Landscapes of power

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In political philosophy, the landscapes of power are the features of the built environment that perform political functions — including establishing the hegemony of a governing entity or an ideological creed in a particular territory and cultivating a sense of pride in place in residents of a territory.[1] Author Sharon Zukin originated the term in her book Landscapes of Power: From Detroit to Disney World.[2]

Examples[edit]

Jeremy Bentham's Panopticon is a prime example of how the organization of physical space performs some of the functions listed above — in this case, establishing the authority over a particular area. The Panopticon is a type of prison built with a circle of cells arranged around a guard tower. The occupants of these cells are visible to the guard, but the prisoners cannot see into the tower. They must consequently behave, as they would be under surveillance, or risk the possible consequences.[3] The French philosopher Michel Foucault discussed the Panopticon in his book Discipline and Punish: The Birth of the Prison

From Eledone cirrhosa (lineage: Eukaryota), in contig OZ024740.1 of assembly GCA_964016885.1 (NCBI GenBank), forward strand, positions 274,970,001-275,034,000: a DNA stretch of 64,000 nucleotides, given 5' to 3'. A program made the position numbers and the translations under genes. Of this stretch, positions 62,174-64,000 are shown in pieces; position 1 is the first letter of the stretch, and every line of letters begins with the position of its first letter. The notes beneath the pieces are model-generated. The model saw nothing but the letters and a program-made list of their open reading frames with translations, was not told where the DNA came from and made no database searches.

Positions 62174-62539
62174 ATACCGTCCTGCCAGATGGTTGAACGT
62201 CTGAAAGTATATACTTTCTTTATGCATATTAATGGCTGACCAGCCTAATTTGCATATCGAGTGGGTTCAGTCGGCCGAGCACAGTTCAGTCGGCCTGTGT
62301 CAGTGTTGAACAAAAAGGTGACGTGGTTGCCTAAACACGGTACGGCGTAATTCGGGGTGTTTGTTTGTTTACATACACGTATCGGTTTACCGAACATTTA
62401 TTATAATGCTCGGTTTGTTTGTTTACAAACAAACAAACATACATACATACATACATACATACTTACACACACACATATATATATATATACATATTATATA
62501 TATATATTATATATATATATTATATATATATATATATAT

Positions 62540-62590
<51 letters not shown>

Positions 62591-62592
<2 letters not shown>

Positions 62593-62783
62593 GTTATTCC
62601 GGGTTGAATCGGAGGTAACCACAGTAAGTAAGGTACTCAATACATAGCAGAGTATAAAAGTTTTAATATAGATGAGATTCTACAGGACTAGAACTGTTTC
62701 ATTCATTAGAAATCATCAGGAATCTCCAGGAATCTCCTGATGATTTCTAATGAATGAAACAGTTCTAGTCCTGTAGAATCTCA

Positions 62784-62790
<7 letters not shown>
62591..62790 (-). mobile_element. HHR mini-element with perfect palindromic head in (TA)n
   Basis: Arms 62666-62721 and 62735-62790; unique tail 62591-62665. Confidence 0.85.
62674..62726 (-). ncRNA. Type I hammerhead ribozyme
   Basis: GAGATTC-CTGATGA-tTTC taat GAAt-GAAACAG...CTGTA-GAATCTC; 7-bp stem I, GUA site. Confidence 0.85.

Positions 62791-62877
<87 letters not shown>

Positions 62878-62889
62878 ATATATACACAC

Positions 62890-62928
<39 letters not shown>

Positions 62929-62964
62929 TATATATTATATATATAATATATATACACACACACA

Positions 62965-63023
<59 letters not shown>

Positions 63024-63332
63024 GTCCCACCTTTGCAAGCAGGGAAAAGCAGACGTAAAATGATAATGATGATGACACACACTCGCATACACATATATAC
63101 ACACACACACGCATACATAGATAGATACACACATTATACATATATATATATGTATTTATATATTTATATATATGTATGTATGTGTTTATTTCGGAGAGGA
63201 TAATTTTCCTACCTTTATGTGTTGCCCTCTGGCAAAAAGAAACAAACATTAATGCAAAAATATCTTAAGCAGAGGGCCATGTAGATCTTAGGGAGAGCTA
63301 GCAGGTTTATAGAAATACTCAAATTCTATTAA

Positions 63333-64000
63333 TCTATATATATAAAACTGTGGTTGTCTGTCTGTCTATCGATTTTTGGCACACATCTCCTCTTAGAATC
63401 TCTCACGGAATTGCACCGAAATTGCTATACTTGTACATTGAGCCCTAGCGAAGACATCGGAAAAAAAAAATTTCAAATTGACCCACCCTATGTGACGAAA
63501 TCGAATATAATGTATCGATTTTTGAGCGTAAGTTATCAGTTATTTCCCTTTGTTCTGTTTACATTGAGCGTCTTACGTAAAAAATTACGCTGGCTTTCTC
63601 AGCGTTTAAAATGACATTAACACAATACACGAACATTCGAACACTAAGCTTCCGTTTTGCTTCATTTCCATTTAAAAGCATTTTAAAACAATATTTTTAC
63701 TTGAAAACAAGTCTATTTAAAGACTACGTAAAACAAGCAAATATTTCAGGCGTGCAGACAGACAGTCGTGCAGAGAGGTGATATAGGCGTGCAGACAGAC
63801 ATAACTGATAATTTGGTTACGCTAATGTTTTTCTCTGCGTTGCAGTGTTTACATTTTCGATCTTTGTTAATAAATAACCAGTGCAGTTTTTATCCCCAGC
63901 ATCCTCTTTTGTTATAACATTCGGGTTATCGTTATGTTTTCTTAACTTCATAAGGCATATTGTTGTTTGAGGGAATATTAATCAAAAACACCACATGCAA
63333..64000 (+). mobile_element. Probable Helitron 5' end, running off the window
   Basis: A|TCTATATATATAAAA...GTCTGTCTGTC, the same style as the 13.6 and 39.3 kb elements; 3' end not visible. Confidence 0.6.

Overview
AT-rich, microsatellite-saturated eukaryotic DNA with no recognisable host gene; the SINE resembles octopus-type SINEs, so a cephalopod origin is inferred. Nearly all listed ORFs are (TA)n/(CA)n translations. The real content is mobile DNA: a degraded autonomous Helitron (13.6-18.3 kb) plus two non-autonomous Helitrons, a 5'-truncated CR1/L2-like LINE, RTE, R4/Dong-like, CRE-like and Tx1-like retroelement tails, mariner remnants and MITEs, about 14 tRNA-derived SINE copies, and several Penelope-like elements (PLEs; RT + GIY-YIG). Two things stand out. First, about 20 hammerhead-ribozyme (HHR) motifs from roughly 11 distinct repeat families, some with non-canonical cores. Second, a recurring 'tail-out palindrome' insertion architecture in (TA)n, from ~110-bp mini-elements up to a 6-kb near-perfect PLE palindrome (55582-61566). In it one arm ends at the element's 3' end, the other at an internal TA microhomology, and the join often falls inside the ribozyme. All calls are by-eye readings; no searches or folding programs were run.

There are 4 functions of landscape of power 1. to show who owns what 2. for nation building 3. to create identity and 4. to show who is in power. More commonplace landscapes of power might include monuments, memorials and, as Zukin argues, even cities themselves.[4]

References[edit]

  1. ^ Jones, Martin, Rhys Jones, and Michael Woods. An Introduction to Political Geography: Space, Place and Politics. New York, NY: Routledge, 2004. 117.
  2. ^ Jones, Martin, Rhys Jones, and Michael Woods. An Introduction to Political Geography: Space, Place and Politics. New York, NY: Routledge, 2004. 119.
  3. ^ Hannah, Matthew G. "Space and the Structuring of Disciplinary Power: An Interpretive Review." Geografiska Annaler, 79, no. 3 (1997): 171-180. JSTOR, (Nov. 6, 2010).
  4. ^ Jones, Martin, Rhys Jones, and Michael Woods. An Introduction to Political Geography: Space, Place and Politics. New York, NY: Routledge, 2004. 120.